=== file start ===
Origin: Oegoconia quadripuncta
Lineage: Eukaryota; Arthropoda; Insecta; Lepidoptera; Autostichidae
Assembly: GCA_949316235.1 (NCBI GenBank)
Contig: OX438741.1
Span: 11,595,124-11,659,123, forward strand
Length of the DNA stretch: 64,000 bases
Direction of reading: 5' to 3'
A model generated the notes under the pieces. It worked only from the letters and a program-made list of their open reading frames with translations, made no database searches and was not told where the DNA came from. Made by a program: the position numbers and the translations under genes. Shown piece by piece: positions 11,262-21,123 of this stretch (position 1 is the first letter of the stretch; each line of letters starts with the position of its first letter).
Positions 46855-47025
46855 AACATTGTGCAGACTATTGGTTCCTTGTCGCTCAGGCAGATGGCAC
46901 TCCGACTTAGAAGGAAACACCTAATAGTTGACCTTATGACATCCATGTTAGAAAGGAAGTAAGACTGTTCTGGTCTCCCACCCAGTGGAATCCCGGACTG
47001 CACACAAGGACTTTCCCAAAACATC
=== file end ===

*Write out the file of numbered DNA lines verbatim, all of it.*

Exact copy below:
Origin: Oegoconia quadripuncta
Lineage: Eukaryota; Arthropoda; Insecta; Lepidoptera; Autostichidae
Assembly: GCA_949316235.1 (NCBI GenBank)
Contig: OX438741.1
Span: 11,595,124-11,659,123, forward strand
Length of the DNA stretch: 64,000 bases
Direction of reading: 5' to 3'
A model generated the notes under the pieces. It worked only from the letters and a program-made list of their open reading frames with translations, made no database searches and was not told where the DNA came from. Made by a program: the position numbers and the translations under genes. Shown piece by piece: positions 11,262-21,123 of this stretch (position 1 is the first letter of the stretch; each line of letters starts with the position of its first letter).
Positions 46855-47025
46855 AACATTGTGCAGACTATTGGTTCCTTGTCGCTCAGGCAGATGGCAC
46901 TCCGACTTAGAAGGAAACACCTAATAGTTGACCTTATGACATCCATGTTAGAAAGGAAGTAAGACTGTTCTGGTCTCCCACCCAGTGGAATCCCGGACTG
47001 CACACAAGGACTTTCCCAAAACATC